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Next-best thing to Texas schools playing is an in-state recruiting battle

Texas Longhorns, Texas A&M Aggies
AP photos

If Texas and Texas A&M can’t come to an agreement to renew their on-field rivalry, maybe the next-best battle involves the second-favorite football-related sport in the Lone Star state – recruiting, aka “crootin.”

Football recruiting tends to ebb and flow like the tides. The ocean receded far off the beach last season with the exodus of top players to schools outside of Texas, creating an embarrassment for the state’s top two programs.

And if time is a flat circle, then recruiting success/momentum tends to be cyclical. The recruiting pendulum has swung back in favor of both UT and A&M. The schools have combined to coral verbal commitments from 15 of the top 30 players in the state of Texas. In the last week, each received a verbal commitment from an in-state 4-star recruit. The Longhorns landed tight end Malcolm Epps while the Aggies got a commitment from linebacker DaShaun White.

Texas A&M assistant and top recruiter Jeff Banks believes that, for this recruiting cycle at least, the Longhorns and the Aggies have managed to fence off the state from intruding recruiters.

“What you’re seeing is a redefining of the borders,” he said. “Now that it’s back to being A&M vs. Texas. I think the kids are saying, ‘Ooh, do I go to Texas or do I go to Texas A&M?’ and that’s pretty cool.”

What’s cooler than being cool? Ice cold. (Outkast, “Hey Ya.”) That would be the Longhorns and new coach Tom Herman. His staff has been treating the recruiting trail, especially in Texas, like its own personal talent pool. In the latest recruiting rankings, Texas has the nation’s No. 2 class for 2018.

“The story now is Texas,” said Gabe Brooks, the Midlands Region recruiting expert for CBSi/Scout Media. “In the last week or so, Texas signed the No. 1 defensive tackle and the No. 2 tight end in the state.”

The Aggies are currently in the top 10 or close to that in most recruiting rankings. Between now and the new signing day in December, it will be interesting if Texas A&M loses any commitments. That could happen if the Aggies lose games and Kevin Sumlin’s future becomes more of a question mark.

Sumlin’s job security is benefitting Texas in Lone Star recruiting. Another factor is that Herman, in his two seasons as coach at Houston, established relationships with a number of top high school players who are now in their senior seasons. Plus, in the state of Texas this year, an inordinate number of top recruits are from the Houston area.

“It’s not a surprise that Texas has had such success in Houston,” Brooks said. “Herman and his staff at Houston were recruiting a lot of those guys before they moved to Austin. This is sort of a perfect storm for Texas right now.”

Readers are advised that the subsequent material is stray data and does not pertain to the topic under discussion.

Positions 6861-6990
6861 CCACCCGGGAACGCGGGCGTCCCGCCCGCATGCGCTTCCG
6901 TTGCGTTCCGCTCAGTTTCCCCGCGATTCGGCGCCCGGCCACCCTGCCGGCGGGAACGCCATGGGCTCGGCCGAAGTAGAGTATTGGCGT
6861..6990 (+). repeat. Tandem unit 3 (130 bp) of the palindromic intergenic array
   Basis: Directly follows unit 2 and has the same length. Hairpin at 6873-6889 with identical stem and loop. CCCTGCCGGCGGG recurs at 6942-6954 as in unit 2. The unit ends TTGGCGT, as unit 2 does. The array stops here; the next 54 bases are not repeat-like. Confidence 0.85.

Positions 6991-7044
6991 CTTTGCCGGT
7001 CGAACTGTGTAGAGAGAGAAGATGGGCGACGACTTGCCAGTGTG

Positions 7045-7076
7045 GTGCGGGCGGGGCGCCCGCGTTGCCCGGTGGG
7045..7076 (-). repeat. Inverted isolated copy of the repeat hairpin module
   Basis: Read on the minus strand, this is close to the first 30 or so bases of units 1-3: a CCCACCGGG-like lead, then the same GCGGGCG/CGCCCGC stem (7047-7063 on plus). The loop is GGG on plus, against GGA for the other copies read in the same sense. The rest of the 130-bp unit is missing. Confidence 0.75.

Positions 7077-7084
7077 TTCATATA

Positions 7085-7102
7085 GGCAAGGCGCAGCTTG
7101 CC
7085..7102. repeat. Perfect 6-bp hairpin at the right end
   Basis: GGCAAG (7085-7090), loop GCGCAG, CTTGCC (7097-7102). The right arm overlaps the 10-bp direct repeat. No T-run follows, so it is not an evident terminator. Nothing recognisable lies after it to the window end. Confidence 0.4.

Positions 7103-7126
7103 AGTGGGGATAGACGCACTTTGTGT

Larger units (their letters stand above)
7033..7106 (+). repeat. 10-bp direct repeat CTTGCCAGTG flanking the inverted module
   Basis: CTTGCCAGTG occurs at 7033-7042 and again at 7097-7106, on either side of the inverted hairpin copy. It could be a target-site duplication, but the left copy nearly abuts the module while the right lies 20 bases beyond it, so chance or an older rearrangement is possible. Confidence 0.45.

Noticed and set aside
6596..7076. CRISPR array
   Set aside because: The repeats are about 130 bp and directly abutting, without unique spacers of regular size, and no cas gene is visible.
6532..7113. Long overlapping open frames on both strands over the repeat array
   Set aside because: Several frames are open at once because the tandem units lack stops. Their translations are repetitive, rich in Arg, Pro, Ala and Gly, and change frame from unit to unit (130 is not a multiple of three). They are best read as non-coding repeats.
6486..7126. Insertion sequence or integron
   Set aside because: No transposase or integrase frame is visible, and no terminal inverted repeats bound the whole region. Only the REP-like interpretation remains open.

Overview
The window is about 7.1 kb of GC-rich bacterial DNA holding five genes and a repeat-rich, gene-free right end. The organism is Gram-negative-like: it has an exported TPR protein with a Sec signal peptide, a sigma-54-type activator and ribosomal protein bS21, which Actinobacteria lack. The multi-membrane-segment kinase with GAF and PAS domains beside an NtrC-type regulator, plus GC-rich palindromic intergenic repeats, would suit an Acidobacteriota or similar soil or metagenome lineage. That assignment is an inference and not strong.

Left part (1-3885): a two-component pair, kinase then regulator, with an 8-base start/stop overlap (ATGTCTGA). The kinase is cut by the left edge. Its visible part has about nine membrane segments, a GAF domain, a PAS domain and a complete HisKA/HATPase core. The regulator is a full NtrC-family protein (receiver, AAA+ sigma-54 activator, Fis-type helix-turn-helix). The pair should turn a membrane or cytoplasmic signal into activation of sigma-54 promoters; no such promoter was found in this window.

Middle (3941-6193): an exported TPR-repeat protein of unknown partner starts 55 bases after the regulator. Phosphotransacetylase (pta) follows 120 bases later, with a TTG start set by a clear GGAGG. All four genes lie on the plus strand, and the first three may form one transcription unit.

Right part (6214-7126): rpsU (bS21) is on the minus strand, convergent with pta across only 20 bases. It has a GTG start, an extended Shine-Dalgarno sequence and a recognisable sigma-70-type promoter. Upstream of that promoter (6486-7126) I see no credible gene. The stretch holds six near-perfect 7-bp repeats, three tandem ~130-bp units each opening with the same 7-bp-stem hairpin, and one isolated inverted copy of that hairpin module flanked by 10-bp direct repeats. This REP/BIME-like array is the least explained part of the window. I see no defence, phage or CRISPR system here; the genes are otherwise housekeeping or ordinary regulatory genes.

Last month at Big 12 media days, Herman credited his staff’s hard work and the relationships he and his assistants have built with state high school coaches. Since being hired in late November, Herman has torn down and rebuilt the program’s culture. Getting his message through to the current Longhorns also has helped boost recruiting.

“I think our players do an excellent job of recruiting, which is really cool because they’re going to tell the recruits and the parents the truth,” Herman said recently. “They’re not going to sugarcoat things, because they’re not trained that way. They’re trained to tell the truth. I think when you have players selling your program and the way that you do things, it really, really resonates. … We’re doing pretty good.”

Herman’s first signing class last February landed with a thud. In just three months’ time, he and his staff weren’t able to make much progress, and the Longhorns’ 2017 class was ranked as one of the worst in recent memory, finishing in the mid-20s by most recruiting services.

With the Longhorns regarded as the state’s flagship program (sorry, Aggies fans, perception is reality), the February flop contributed to a negative story line. The 2017 recruiting cycle was the first in 18 years where at least one of the top three players failed to sign with an in-state program.

That in-state implosion followed a 2016 season that ended with no Texas team ranked in The Associated Press’ final Top-25 poll. It was the first time that had happened since the poll expanded from 20 to 25 teams in 1968.

Since 2013 – the first recruiting class after the most-recent conference shuffling that landed Texas A&M in the Southeastern Conference – five of the last six top-ranked Texas players have gone to out-of-state schools, with four of those signing with SEC schools.

According to Scout.com, here’s the breakdown of top high school players in the Lone Star State signing with out-of-state schools:

  • 2017 Class — 14 of the top 18 went out-of-state
  • 2016 Class — 8 of the top 14 went out-of-state
  • 2015 Class — 6 of the top 12 went out-of-state
  • 2014 Class — 8 of the top 14 went out-of-state
  • 2013 Class — 6 of the top 11 went out-of-state

“Since Texas A&M moved to the SEC, the state has really opened up in terms of that conference recruiting Texas,” Brooks said. “We’re a long way from signing day, and some things can change, recruiting can change. But what we know so far is that Herman and Texas will almost certainly wind up in the top five in terms of 2018 recruiting classes.”



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